“Copies of interim reports will be filed in the Teacher Education Office,” the website reads.

The interim reports

In one student’s interim report obtained by The Ubyssey, the report says that the student — whose name was redacted — demonstrated an unwillingness to communicate openly with Wolf, negatively affected the classroom climate and seemed to exhibit characteristics of “intolerance.”

Two sources, including Wolf, confirmed that all of the interim reports contained the same content, with the names simply switched out.

“At best, choosing to leave my class, rather than making an effort to understand what I am actually teaching and why, reveals an intolerance for ‘otherness.’ At worst, it points to the possibility of unconscious and unacceptable biases, the reinforcement of white supremacy and/or Indigenous specific racism and misogyny,” Wolf wrote in the report.

“This intolerance shows a lack of compassion and thoughtfulness that will not serve Indigenous students in a classroom setting.”

Wolf recommended that the student reflect on the concerns presented in the report, submit a two-page reflection of their class experience to pass and commit themselves to Indigenous Education Development opportunities.

She said in an interview that she provided these recommendations and did not fail the students because she wants them to learn.

“I’m still going to support their learning because that’s my job,” Wolf said.

Wolf said that both Yamamoto and Dr. Shannon Leddy, the EDUC 440 course coordinator, signed off on the interim reports. A copy of one report appears to include their signatures.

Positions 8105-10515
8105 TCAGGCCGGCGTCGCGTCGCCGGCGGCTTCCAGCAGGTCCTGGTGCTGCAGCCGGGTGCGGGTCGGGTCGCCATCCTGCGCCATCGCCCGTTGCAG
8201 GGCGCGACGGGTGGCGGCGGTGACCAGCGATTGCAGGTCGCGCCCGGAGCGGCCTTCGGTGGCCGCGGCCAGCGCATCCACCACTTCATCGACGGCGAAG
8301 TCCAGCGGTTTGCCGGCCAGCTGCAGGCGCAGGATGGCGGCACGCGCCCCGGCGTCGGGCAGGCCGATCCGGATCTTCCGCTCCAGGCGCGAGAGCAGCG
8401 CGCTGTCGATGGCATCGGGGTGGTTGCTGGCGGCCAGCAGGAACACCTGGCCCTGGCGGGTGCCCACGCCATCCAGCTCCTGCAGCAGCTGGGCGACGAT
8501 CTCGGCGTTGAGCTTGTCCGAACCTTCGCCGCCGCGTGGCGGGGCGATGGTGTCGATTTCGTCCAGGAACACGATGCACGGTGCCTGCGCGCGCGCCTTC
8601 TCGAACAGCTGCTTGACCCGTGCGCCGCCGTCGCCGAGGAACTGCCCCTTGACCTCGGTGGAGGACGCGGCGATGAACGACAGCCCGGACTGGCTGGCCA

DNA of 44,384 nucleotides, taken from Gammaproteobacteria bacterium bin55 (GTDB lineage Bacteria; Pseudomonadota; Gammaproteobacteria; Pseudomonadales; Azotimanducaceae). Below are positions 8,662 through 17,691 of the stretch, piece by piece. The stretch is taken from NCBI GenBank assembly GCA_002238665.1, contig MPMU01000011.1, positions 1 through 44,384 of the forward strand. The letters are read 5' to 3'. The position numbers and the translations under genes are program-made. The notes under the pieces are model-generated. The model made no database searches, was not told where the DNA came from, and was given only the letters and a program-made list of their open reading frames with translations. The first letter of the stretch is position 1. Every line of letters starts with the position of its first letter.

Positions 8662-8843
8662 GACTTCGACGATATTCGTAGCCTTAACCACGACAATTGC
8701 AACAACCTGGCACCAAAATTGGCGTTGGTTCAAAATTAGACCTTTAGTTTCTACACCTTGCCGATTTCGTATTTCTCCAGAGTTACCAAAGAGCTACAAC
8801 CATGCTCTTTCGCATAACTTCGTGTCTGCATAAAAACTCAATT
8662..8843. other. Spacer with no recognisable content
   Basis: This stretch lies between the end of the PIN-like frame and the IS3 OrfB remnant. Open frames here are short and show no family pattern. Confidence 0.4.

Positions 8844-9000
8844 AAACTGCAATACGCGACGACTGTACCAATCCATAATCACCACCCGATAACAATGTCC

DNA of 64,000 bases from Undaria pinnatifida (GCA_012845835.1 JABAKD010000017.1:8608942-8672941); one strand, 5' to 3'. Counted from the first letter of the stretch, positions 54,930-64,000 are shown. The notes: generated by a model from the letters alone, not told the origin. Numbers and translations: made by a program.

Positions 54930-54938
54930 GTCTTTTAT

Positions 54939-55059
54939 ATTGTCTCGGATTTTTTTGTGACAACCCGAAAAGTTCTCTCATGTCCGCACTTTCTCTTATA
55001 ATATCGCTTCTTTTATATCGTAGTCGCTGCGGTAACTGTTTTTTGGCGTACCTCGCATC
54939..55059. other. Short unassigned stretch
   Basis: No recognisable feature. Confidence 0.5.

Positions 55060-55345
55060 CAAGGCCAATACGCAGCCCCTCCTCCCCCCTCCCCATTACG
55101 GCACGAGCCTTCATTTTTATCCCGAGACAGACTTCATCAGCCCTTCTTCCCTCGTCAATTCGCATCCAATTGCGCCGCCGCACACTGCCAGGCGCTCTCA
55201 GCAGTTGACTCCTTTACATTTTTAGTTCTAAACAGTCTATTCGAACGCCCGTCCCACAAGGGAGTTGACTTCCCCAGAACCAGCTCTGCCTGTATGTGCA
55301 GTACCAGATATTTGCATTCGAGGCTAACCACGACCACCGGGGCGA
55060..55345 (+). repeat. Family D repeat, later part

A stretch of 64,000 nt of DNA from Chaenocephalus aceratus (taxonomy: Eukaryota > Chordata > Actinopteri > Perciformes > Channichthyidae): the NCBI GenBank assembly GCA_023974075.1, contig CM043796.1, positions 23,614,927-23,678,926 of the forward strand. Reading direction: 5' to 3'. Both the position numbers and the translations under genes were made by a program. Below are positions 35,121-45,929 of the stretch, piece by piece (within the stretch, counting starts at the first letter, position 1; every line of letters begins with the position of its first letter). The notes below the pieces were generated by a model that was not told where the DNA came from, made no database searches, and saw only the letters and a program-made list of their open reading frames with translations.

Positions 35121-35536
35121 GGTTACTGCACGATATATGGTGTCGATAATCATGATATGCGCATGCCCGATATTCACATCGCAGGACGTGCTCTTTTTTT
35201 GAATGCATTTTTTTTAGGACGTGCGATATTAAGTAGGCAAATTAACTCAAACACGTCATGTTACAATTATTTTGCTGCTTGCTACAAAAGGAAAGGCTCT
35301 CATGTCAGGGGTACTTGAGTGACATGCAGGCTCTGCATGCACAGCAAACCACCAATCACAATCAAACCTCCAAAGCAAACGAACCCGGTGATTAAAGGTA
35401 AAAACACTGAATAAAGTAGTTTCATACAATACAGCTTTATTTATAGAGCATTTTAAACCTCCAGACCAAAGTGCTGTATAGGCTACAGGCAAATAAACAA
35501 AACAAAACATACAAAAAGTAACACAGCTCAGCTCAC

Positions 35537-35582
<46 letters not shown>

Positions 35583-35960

Ramsey wrote that the university is currently reviewing this matter, and would not comment further on any allegations for privacy reasons.

In an email thread sent to The Ubyssey, Wolf wrote to Yamamato on January 15, 2021, saying she felt “censored” and “erased.”

“To be told by the President’s Office to erase these reports and to never speak of them is censorship. To be told, this is just my ‘perspective’ is paternalistic and patronizing. I am the expert in this subject, and I retain the right to know what I know and to say what I see. I’m the expert, not them,” she wrote to Yamamato, asking for support and a guarantee of continued employment, adding that she depends on her job at UBC to pay her rent.

Yamamato replied on January 17, thanking her for her email and writing that the TEO had done its “utmost to try and acknowledge all parties involved, and for the most part we have felt our actions have led to an acceptable resolution to a difficult situation.” He wrote that he could not guarantee Wolf employment.

Yamamoto appears to acknowledge the existence of the anonymous letter Wolf said was the reason for the deletion of the files.

“It is extremely unfortunate that the anonymous letter was sent to the President’s Office, which has triggered this latest set of meetings and discussions,” he wrote.

When asked about the anonymous letter, Ramsey declined to comment on behalf of the university.

Yamamoto also appears to describe the meeting that Wolf said occurred on January 14. He wrote that “the spirit of this meeting was not meant to censor [her].”

He said that he believed students had addressed the report recommendations and that the reports were no longer needed, the reason she was asked to delete them.